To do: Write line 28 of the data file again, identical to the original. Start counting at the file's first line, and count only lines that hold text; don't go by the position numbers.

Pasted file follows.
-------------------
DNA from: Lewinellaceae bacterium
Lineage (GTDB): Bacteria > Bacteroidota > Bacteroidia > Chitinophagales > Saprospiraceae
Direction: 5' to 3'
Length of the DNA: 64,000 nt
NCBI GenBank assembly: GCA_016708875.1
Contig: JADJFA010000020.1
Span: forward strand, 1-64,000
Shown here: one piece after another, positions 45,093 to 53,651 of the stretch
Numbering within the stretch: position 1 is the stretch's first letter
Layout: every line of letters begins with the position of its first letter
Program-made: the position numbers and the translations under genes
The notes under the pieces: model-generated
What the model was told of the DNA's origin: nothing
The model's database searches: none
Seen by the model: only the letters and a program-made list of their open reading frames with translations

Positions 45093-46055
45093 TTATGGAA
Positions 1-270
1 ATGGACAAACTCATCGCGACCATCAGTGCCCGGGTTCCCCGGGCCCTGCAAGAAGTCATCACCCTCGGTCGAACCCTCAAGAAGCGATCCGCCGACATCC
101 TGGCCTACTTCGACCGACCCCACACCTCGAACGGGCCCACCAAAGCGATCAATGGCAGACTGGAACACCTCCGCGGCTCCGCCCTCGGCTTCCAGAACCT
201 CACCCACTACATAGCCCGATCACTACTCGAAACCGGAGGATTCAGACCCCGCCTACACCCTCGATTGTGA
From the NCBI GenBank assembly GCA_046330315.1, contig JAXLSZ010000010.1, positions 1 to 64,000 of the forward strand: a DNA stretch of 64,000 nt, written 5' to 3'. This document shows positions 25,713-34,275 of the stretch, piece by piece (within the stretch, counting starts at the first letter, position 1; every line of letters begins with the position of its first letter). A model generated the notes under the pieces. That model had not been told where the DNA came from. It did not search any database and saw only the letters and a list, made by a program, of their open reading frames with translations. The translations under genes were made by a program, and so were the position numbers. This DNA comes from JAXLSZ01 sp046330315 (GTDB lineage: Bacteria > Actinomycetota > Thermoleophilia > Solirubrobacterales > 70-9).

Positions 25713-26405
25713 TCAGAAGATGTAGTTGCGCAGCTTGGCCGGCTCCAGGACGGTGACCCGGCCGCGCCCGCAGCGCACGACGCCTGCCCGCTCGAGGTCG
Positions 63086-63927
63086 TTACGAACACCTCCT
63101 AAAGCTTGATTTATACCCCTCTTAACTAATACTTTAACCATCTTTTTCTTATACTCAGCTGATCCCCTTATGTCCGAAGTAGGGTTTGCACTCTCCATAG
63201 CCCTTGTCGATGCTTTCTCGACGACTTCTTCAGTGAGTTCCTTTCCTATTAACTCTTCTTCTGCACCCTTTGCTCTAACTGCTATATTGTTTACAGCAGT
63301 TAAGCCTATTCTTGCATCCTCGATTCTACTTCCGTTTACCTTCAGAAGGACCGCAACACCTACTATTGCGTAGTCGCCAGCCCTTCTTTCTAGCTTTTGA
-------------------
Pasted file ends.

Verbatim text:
63201 CCCTTGTCGATGCTTTCTCGACGACTTCTTCAGTGAGTTCCTTTCCTATTAACTCTTCTTCTGCACCCTTTGCTCTAACTGCTATATTGTTTACAGCAGT